The Pope and American capitalism

Photo courtesy of

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By Brent Sloteroff, Staff Writer

Pope Francis’ visit to the United States marked a historic trip by the Holy Father. The American people came from all over just to get a glimpse of him. He met with the President, Vice President, Congress, United Nations (an office clerk from Kentucky?) and many more people of influence (minus the clerk from Kentucky) while here. He spoke about some tough issues such as climate change, gay marriage, wealth inequality, immigration and religious freedom. Although I did not see him live, I enjoyed watching the Pope speak over my TV. He is a poised man who genuinely cares about the well being of others and never fails to choose love and gratitude over hate and evil.

The Pope was emotional as he prayed in front of the 9/11 memorial; he said that grief here is palpable and that as he looked out over the memorial he remembered the many heroes who rushed into the buildings to help. He constantly stopped his motor brigade to bless a young child or offer his hand. When asked about homosexuality, an issue that the Church has had many choice words about, he calmly paused and replied, “Who am I to judge if they are seeking the Lord in good faith?” He is a wonderful leader and an inspirational man who millions love, and it is easy to see why.

However, there is one gray area for which I have trouble siding with the Pope on, and that is his stance on American capitalism. I had many questions for the Pope on his position on American capitalism, a topic he openly does not fully approve of nor fully understand, it seems. His home land of Argentina, once a top ten wealthiest country in the world, now sits as one of the lowest in terms of per capita income. A beautiful place that once was filled with prosperity has struggled immensely in the last decade or two with proper shelter, healthcare, poverty and education.

The economic freedom of this country has greatly benefited the Church and the many schools it supports. From billions of dollars’ worth of donations to fundraisers hosted by America’s elite, capitalism has benefited millions of the American people. With the Presidential race in full swing we are now starting to see candidates release their tax plans, many of which preserve capitalism and incentivize the notion. What interests me is that the Pope does not fully see the benefits of capitalism. To me, I feel the Pope views the American free market as purely crony capitalism, a market based and survived on the top wealthiest and their exchanges with each other.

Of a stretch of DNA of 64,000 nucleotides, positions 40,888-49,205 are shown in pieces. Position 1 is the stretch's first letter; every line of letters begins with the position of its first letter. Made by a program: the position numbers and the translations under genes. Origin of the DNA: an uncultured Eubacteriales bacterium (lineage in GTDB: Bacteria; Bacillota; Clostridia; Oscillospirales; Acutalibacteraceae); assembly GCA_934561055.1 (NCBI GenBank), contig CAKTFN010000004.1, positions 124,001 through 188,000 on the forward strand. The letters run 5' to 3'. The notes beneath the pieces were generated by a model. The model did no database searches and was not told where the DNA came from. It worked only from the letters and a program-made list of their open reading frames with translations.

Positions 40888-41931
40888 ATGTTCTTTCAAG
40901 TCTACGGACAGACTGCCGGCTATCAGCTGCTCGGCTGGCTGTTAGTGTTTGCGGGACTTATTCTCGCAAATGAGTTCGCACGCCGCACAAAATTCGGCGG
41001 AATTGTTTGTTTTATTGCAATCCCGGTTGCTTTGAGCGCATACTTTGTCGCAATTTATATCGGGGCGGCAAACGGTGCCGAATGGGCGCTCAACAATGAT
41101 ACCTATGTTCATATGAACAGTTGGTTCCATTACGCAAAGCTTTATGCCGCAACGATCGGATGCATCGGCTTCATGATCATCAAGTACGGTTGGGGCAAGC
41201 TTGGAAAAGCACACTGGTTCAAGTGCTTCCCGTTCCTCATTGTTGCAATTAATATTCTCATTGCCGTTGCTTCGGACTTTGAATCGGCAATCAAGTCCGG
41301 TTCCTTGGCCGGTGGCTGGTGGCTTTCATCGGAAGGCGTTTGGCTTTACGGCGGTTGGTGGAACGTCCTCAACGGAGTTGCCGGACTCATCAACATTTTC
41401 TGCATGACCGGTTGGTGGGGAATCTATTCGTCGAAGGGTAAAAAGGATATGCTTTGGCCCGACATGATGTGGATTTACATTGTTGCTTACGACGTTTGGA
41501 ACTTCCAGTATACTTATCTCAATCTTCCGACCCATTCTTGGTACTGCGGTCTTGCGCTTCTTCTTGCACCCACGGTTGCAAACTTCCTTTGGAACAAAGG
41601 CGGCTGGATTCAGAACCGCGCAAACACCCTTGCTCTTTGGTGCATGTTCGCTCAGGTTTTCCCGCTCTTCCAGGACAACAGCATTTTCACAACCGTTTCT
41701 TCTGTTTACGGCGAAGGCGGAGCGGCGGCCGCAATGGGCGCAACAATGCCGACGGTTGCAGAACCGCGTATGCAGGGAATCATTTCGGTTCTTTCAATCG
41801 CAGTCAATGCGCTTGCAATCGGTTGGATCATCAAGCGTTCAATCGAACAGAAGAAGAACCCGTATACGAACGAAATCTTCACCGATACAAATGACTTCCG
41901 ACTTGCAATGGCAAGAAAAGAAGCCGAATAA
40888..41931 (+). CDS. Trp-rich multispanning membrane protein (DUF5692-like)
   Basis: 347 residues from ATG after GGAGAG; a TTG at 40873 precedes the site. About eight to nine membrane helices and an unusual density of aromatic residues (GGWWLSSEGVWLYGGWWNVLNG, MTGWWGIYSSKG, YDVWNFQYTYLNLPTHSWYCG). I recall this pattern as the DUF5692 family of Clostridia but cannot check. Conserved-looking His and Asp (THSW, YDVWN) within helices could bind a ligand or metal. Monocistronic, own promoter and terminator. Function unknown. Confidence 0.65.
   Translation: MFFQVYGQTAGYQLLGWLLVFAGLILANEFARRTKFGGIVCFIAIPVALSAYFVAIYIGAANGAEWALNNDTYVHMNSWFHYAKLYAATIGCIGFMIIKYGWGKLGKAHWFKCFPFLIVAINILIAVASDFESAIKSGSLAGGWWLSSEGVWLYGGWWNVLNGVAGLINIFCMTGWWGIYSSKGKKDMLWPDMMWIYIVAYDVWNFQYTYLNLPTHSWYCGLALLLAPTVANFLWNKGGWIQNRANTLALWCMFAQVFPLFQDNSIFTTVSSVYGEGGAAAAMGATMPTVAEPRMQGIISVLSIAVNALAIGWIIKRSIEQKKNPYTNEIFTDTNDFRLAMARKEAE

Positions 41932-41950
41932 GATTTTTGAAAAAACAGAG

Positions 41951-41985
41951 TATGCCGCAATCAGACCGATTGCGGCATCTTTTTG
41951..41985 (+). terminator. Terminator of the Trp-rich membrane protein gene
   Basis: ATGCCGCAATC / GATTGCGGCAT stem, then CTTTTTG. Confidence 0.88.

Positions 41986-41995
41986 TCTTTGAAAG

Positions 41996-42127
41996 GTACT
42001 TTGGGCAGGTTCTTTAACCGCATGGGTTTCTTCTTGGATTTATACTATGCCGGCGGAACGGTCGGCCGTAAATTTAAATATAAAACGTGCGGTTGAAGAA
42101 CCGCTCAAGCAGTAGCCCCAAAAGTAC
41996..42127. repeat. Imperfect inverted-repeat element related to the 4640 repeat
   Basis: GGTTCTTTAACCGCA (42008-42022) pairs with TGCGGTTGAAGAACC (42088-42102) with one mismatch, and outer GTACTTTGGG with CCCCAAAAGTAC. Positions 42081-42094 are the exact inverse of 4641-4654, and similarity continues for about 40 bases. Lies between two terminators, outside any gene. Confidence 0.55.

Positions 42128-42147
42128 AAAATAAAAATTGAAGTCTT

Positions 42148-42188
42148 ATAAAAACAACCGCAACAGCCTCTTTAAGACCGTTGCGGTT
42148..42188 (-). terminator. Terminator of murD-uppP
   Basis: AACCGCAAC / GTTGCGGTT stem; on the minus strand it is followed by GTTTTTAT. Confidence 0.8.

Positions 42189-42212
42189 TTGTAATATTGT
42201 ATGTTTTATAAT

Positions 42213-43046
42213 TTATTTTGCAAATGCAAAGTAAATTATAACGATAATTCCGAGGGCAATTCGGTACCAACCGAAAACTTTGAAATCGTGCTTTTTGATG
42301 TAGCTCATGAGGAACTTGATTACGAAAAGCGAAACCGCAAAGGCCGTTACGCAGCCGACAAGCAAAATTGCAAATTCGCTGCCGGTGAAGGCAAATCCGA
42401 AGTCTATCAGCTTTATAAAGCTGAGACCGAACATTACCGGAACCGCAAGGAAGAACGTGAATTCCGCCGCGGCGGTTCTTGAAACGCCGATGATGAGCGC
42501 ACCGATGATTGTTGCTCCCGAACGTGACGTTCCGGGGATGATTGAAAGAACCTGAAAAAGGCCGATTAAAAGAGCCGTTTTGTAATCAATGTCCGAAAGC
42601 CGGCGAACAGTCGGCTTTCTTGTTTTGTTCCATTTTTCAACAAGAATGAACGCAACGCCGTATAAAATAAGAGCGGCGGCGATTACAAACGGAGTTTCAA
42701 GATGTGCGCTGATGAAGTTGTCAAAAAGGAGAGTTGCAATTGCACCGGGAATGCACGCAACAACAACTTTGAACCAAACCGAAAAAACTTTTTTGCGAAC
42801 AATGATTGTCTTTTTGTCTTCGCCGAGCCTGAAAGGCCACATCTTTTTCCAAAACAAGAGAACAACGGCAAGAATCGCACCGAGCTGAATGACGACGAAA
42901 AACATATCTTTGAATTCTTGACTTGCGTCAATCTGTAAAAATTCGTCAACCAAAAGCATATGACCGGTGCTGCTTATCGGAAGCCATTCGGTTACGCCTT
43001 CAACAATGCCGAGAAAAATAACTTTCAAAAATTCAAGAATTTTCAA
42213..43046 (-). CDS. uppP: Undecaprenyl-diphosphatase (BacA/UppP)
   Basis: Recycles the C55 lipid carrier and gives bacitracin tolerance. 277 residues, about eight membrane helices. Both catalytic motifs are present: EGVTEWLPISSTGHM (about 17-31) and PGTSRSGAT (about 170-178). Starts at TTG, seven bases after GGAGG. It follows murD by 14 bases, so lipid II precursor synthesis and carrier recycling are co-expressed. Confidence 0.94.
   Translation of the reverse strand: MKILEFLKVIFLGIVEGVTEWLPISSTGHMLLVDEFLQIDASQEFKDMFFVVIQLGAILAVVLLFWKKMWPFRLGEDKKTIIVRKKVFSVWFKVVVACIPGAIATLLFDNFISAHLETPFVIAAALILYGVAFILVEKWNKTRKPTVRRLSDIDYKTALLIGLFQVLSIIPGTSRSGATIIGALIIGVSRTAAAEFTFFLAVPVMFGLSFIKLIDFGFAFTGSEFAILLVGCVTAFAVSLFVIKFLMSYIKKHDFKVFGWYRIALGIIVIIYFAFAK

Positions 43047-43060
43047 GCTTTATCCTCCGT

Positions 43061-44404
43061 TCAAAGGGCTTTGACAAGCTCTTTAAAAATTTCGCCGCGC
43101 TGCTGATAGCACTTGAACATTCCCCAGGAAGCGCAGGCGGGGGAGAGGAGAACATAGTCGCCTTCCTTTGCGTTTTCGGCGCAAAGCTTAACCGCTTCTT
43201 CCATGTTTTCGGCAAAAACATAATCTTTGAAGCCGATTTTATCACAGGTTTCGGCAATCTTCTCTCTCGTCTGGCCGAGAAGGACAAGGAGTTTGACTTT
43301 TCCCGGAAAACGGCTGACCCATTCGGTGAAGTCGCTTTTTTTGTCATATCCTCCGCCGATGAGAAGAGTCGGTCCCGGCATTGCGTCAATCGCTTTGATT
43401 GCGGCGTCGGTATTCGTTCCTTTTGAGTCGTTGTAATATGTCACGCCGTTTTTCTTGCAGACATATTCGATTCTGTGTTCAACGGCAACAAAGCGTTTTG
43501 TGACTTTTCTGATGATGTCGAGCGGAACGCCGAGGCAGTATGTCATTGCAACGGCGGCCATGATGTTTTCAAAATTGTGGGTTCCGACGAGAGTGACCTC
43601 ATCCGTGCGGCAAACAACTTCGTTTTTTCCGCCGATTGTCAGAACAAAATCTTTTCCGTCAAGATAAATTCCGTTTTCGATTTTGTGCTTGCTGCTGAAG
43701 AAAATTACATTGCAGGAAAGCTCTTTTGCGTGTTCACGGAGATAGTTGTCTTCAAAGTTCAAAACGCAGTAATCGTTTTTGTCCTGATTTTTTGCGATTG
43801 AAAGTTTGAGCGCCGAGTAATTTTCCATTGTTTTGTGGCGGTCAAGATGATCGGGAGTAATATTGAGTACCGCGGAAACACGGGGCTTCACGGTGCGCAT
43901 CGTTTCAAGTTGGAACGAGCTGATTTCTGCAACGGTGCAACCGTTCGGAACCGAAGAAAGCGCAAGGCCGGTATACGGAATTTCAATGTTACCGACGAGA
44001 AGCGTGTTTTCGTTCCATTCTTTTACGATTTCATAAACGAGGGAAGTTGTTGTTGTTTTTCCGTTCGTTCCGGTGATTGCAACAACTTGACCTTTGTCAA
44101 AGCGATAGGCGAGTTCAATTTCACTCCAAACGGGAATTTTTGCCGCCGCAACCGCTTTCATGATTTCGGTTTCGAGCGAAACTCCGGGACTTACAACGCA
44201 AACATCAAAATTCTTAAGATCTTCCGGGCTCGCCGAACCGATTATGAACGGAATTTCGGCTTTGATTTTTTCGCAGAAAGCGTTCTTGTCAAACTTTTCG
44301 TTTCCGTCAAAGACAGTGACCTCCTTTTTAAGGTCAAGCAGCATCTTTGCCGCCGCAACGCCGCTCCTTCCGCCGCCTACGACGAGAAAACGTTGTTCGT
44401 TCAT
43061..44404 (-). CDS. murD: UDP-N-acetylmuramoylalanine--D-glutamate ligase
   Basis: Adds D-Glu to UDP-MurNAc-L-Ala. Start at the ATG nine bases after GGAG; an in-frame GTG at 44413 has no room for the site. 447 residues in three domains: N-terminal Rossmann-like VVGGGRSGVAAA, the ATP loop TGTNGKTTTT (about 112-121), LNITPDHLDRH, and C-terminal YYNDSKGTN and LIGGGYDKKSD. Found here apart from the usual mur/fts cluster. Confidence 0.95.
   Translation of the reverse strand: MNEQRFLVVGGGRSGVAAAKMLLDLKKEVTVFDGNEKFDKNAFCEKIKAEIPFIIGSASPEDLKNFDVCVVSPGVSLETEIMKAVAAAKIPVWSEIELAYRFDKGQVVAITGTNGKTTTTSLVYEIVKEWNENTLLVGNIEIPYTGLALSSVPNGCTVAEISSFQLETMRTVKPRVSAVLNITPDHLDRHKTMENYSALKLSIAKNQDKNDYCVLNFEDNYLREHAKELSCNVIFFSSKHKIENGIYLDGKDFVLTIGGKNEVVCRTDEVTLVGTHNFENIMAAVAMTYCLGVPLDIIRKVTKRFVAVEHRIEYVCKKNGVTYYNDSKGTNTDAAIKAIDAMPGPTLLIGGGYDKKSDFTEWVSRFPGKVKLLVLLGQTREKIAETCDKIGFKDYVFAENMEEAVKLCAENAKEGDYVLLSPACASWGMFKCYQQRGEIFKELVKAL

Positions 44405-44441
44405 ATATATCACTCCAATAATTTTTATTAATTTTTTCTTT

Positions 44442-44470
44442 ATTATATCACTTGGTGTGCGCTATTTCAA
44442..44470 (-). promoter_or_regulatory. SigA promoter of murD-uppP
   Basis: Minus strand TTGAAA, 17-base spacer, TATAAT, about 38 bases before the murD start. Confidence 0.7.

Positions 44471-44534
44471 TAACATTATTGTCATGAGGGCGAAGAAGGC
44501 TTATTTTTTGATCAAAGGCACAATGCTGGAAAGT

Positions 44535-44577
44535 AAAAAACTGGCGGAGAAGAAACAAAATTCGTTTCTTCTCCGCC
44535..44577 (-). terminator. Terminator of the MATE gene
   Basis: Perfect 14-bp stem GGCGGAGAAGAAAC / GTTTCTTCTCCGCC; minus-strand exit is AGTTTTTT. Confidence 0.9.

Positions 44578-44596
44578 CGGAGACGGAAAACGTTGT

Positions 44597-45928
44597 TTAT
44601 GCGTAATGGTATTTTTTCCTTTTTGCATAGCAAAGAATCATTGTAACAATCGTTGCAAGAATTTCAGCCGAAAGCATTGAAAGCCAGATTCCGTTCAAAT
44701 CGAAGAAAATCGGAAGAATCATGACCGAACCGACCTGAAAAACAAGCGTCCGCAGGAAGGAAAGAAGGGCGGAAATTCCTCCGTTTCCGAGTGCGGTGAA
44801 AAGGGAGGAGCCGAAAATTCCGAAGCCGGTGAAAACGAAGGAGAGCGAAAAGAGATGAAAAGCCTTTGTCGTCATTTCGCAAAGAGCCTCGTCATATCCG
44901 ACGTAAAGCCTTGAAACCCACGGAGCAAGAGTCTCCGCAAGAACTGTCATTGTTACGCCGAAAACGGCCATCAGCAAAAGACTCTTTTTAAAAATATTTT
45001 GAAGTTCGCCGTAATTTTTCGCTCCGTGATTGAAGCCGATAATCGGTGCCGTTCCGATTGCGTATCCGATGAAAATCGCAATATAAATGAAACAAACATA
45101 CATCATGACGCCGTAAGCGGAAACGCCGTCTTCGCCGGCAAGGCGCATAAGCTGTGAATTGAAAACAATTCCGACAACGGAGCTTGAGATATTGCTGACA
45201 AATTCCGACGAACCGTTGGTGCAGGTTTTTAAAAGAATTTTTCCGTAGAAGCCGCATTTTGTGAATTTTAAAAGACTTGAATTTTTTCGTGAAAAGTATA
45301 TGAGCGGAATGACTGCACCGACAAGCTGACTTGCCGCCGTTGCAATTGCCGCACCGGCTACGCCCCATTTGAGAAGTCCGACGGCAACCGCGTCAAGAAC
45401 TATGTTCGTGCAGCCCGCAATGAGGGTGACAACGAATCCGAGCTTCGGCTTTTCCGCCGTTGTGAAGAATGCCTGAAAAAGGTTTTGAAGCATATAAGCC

I firmly believe that if the Pope had a better understanding of the American free market he would see that it does not need to be redistributed or abolished, but it needs more participation. Participation in the economy stimulates and creates more opportunities for all. In order to increase participation (e.g people who have jobs or are actively looking for one) we have to give corporations the ability to create that opportunity. By bogging them down with the world’s highest average corporate tax and miscellaneous fees we further hinder their abilities to create new jobs in a highly competitive marketplace. Yes, the people and government worry relaxing on taxes will only increase the pay of a organizations senior management, but why not monitor and regulate their pay as strictly as we do other things?

The Pope can easily see the value of capitalism to society and the Church if he looks closely. He can see the power of capitalism if he truly breaks it down. If I had the chance, I would ask the Pope two simple questions: which has taken more people out of poverty, charity or capitalism? Which has created more wealth for everyone, self-interest or altruism?

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